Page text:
"I appreciate it as a professional alternative to Facebook," says Lawrence C. Connolly, who also hasn't seen any tangible benefit to the site. "But these days I find myself comfortably busy and productive without too much help from digital forms of social media."

"I've tried using it as a part of my job search, and to network, but it didn't work so well," says Maurice Broaddus, who got more job leads from Facebook after making appropriate status updates.

"On the plus side," says Broaddus, "it is interesting seeing what my fellow writers do 'in real life' ... most of us are balancing writing, working, family, and interests. LinkedIn gives a better glimpse on the working side of who we are."

And a few writers are finding the site to be helpful.

"I think Linked In is one of the better sites, especially for professional connections," says James A. Moore. "While I haven't taken full advantage of the potential, the fact remains that by dealing with my connections I can then deal with hundreds of other potential contacts through them."

"As a networking tool, I can't think of a more efficient one, short of a professional convention," continues Moore. "And as we all know, there are often shenanigans involved in those. LinkedIn is a solid and innovative method of making and improving a network of professional contacts."

I've also heard from freelance nonfiction writers who have been able to land new writing assignments from LinkedIn.

"LinkedIn got me my current job," says Mark who directed me back to the site. "The owner of the company found my profile, was impressed by my skills, experience, and recommendations, and contacted me."

The site's usefulness didn't stop there for Mark, who is a highly experienced (and publicity shy) database programmer/administrator.

"I researched the company on LinkedIn and found out who their lead developer was," he says. "I noticed that he was a member of one of the local user groups I belonged to, and made sure to introduce myself at the next meeting. We, along with a few other people, went out for drinks and munchies after the meeting."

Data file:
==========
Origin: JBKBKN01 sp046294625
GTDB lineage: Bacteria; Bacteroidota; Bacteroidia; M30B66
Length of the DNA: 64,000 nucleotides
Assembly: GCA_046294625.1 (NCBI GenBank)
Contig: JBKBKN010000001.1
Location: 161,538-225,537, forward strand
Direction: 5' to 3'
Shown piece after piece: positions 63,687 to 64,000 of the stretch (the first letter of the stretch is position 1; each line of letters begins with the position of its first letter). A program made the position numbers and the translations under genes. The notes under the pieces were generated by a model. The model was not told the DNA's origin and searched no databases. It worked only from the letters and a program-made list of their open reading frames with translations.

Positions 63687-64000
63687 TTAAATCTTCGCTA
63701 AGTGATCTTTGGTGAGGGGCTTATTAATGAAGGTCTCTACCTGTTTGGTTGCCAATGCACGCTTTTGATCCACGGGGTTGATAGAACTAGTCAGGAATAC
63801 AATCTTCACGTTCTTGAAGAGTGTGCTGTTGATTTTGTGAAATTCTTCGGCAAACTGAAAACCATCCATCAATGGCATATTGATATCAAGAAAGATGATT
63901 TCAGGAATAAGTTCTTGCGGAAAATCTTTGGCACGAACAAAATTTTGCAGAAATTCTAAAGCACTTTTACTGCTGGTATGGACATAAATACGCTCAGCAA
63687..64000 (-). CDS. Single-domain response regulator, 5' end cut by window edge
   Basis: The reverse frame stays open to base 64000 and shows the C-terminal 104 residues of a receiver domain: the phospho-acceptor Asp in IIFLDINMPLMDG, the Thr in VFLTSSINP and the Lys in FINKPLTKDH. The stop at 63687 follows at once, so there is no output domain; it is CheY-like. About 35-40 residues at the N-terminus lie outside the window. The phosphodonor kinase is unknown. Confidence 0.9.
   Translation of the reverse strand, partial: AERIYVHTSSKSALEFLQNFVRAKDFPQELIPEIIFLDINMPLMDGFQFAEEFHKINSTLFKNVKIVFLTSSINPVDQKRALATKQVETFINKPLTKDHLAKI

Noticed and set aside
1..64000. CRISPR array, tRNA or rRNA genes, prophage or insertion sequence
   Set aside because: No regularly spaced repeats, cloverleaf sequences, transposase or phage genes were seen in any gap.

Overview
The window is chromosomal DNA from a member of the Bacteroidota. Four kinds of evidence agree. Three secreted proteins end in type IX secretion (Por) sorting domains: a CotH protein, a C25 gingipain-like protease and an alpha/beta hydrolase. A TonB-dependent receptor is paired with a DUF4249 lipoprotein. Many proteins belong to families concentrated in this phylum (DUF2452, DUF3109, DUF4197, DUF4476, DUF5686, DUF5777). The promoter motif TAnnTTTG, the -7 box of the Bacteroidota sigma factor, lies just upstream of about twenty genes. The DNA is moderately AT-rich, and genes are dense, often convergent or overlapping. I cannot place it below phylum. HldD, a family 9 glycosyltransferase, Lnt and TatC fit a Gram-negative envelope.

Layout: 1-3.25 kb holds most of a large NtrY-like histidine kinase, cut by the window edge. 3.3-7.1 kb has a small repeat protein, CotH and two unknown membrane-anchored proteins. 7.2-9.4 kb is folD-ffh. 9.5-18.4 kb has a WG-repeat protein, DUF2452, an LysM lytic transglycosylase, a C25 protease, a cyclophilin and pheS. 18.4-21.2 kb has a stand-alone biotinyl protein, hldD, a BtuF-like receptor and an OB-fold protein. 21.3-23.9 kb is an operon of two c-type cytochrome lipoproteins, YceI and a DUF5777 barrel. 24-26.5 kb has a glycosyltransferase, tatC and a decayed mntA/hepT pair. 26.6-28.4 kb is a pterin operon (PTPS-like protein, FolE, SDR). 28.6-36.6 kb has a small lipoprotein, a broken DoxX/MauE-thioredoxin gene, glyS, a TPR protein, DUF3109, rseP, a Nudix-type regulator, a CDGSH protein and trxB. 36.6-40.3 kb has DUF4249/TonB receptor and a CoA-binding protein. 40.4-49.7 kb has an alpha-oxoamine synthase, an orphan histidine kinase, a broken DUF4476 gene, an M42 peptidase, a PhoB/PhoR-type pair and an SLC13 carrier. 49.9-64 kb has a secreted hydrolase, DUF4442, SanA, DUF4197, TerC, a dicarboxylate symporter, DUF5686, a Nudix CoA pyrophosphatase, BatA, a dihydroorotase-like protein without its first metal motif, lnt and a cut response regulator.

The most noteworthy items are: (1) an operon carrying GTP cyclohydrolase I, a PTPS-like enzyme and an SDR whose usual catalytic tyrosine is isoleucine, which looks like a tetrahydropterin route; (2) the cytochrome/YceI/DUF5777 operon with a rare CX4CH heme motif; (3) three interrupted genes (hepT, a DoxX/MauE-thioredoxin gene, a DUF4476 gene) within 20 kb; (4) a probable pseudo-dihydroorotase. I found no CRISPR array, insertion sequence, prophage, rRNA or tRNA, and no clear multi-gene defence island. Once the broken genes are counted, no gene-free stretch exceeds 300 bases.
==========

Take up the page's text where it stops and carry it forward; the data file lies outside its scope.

After that friendly bar chat, Mark's new ally helped keep his candidacy at the company moving forward during a time when the owner dithered about filling the position.

"During that process, I found several former employees of this rather small company, and contacted them to find out why they had left and what they liked and didn't like about working there," he says. "It's amazing how helpful people are willing to be to complete strangers if asked nicely. Their information helped me ask really good questions in my interviews, and to decide that I was willing to work there."

Mark adds that he'd been actively using LinkedIn during his previous four or five job searches, and he found out about many job openings that were never posted anywhere else.  He says that it's rare that six weeks will pass without him receiving a note from a recruiter.

Some companies use LinkedIn instead of Monster or other job boards because it's cheaper to post there and gets similar or better results.  There are also rumors that some HR staff use a person's presence or absence on the site as a quick way to weed through applicants: those who submit paper resumes but who have no LinkedIn profiles get quick form rejections, while those who have decent profiles get passed along for further consideration.

Mark has some general advice for people seeking to use the site to attract job leads.

"Think of a recruiter doing a search using LinkedIn for candidates for any of your former positions or your current one," he says. "What keywords might they search for that should lead them to you? Ensure all those keywords are in your profile somewhere. Include things like software and technologies you've used, not just job duties. Like a good resume, the description of each position should show some accomplishments as well as responsibilities."

"Getting recommendations from people who are familiar with your work are helpful, especially from former managers," he adds. "It never hurts to ask people if they would give you a LinkedIn recommendation. At the very least, ask this of anyone you would use as a professional reference. That way there is a summary of what they would likely put in a reference letter online where recruiters and potential employers can see it without even having to ask."

So, the upshot is that LinkedIn is a good job-hunting tool, but it's not a magic bullet. Using it well requires effort, and it works best in conjunction with face-to-face networking. The site may be more useful for fiction writers who are seeking day jobs than for those who are seeking freelance writing assignments. Likewise, it may be most useful to those who have high-tech skill sets that are still in comparatively high demand.

Conversely, if you have 4500 Facebook friends and only 50 LinkedIn contacts, it's entirely possible that you'll share Maurice Broaddus' experience of being able to find more job leads on the less formal site.